Accretion disks


by blumfeld0
Tags: accretion, disks
blumfeld0
blumfeld0 is offline
#1
Jul20-06, 09:49 AM
P: 148
Light cannot escape from a black hole; however, x-rays have been detected from black holes. How is this possible?

is it because of the accretion disk? where does it come from?
is that all there is to the answer?

thanks
Phys.Org News Partner Science news on Phys.org
NASA's space station Robonaut finally getting legs
Free the seed: OSSI nurtures growing plants without patent barriers
Going nuts? Turkey looks to pistachios to heat new eco-city
Kurdt
Kurdt is offline
#2
Jul20-06, 09:52 AM
Emeritus
Sci Advisor
PF Gold
P: 4,975
As the accretion disc falls into a black hole it releases massive amounts of gravitational potential energy which heats the disc up. The hot accretion disc then emits x-ray radiation. The x-rays do not come from the black hole and they can escape because they are nowhere near the event horizon.
Jorrie
Jorrie is offline
#3
Jul21-06, 03:47 AM
PF Gold
Jorrie's Avatar
P: 717
Quote Quote by Kurdt
As the accretion disc falls into a black hole it releases massive amounts of gravitational potential energy which heats the disc up. The hot accretion disc then emits x-ray radiation.
Can one simply say that gravitational potential energy is converted into heat? Is it not rather the compression of dusty gas, with accompanying friction that does the heating? I do not recall reading that a solo object falling straight into a black hole releases energy; it needs to be in an accretion disk as far as I know.

Kurdt
Kurdt is offline
#4
Jul21-06, 04:47 AM
Emeritus
Sci Advisor
PF Gold
P: 4,975

Accretion disks


The accretion disk rotates differentially which also causes the heating but the energy has to come from somwhere and that is the gravitational potential.
SpaceTiger
SpaceTiger is offline
#5
Jul21-06, 04:56 AM
Emeritus
Sci Advisor
PF Gold
SpaceTiger's Avatar
P: 2,977
There are several processes that can produce X-rays in a quasar, including thermal, synchrotron and inverse compton emission. Sometimes the X-rays come from the disk, other times from a jet. A disk (or something disk-like) is thought to be present in every quasar, while jets only appear in some of them.

It's true that an object falling into a black hole does not necessarily need to emit radiation -- there are orbits that pass through the event horizon. In that case, the gravitational potential energy would be converted to kinetic energy rather than radiation. However, disks are thought to appear in all quasars, so some of the gravitational potential energy invariably gets converted into radiation. There is a massive pool of energy and, whatever form it takes in the short-run (infall, magnetic fields, jets, winds), there is some radiation mechanism that can occur and make the process observable.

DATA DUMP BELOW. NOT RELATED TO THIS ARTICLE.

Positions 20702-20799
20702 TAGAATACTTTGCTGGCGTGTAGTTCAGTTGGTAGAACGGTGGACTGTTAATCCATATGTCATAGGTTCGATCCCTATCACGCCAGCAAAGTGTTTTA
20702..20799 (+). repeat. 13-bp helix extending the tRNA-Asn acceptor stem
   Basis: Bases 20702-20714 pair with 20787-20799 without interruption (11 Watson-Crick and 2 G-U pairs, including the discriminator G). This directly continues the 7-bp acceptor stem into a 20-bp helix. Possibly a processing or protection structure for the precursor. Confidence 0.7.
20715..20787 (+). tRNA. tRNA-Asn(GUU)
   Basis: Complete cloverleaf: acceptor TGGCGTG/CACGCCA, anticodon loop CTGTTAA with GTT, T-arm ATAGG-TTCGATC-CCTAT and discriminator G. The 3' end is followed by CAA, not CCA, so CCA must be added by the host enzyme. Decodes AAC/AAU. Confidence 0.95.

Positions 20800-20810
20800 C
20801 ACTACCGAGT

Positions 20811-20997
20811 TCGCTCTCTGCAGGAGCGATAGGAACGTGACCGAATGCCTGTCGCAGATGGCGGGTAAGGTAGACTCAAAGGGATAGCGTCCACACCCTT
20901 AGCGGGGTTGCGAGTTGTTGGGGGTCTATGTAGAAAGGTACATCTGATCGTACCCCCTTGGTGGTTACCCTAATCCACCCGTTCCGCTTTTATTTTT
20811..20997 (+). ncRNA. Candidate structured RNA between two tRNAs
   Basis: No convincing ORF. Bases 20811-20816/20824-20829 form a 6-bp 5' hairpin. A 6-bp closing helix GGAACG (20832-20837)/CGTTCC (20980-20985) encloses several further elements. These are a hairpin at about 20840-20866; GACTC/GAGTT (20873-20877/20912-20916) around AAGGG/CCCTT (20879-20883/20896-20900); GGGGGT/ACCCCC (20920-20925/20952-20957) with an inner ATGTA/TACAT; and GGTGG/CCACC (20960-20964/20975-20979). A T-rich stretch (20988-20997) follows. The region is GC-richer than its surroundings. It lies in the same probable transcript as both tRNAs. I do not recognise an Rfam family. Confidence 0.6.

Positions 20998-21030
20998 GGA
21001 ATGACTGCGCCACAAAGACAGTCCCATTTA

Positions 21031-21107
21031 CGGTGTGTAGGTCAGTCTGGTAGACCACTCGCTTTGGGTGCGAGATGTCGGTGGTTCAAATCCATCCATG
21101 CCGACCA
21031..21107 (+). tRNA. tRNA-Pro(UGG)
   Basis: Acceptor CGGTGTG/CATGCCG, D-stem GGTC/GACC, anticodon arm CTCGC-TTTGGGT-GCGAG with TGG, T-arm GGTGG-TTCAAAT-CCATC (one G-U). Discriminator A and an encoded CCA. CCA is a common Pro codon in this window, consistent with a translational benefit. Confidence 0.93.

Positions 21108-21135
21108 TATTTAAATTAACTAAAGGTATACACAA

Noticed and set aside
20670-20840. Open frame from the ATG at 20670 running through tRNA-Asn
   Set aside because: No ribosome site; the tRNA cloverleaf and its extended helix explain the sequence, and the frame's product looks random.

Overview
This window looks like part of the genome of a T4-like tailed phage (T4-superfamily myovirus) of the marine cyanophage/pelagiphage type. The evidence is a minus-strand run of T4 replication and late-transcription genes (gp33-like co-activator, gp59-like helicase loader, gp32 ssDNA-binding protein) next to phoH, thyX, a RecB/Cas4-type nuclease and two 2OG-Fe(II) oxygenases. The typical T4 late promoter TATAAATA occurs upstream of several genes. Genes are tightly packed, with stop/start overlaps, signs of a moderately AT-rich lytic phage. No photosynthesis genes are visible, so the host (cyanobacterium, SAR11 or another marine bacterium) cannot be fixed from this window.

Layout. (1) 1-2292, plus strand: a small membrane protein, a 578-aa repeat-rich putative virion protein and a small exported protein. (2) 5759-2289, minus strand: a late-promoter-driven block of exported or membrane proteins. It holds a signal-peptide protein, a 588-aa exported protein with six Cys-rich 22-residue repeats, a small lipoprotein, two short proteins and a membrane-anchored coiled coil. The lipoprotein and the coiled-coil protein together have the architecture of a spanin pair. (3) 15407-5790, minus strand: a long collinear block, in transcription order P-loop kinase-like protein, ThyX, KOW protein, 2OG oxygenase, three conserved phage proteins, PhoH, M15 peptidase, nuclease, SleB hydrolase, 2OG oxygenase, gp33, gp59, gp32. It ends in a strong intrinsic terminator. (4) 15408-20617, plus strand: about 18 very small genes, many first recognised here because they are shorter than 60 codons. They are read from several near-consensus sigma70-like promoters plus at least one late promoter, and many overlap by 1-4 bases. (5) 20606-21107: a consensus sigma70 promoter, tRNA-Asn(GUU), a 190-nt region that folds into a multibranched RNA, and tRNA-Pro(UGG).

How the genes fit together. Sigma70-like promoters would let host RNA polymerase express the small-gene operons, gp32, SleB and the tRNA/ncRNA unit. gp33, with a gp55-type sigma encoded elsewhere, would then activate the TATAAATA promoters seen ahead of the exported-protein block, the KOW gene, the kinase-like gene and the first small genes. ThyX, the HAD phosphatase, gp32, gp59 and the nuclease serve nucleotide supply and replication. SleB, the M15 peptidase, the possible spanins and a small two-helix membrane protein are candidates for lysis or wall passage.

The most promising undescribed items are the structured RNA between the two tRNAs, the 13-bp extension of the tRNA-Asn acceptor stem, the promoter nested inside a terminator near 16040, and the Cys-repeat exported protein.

tarbag
tarbag is offline
#6
Jul28-06, 03:28 AM
P: 20
Quote Quote by blumfeld0
Light cannot escape from a black hole; however, x-rays have been detected from black holes
There is no signal which can escape from a black hole. It is for that it is called black hole. The emission of X-radiation can be produced by several phenomena like the synchrotron radiation and the inverse Compton effect. But the principal cause is always ignored. There are several models which try to explain that like the model of accretion disc, coalescence between a black hole and neutron star, and there is also several telescopes embarked on satellite which observe this phenomenon for a long time.
One quotes also the mystery of gamma ray bursts (GRBs) who lasts since more than 30 without real resolution.
Thanks


Register to reply

Related Discussions
Accretion Time of Earth Biology, Chemistry & Other Homework 0
Accretion disks Astrophysics 0
accretion disc observations Astrophysics 2
nuclear reactions in AGN accretion disk Astrophysics 2
Does accretion need gravity? General Physics 9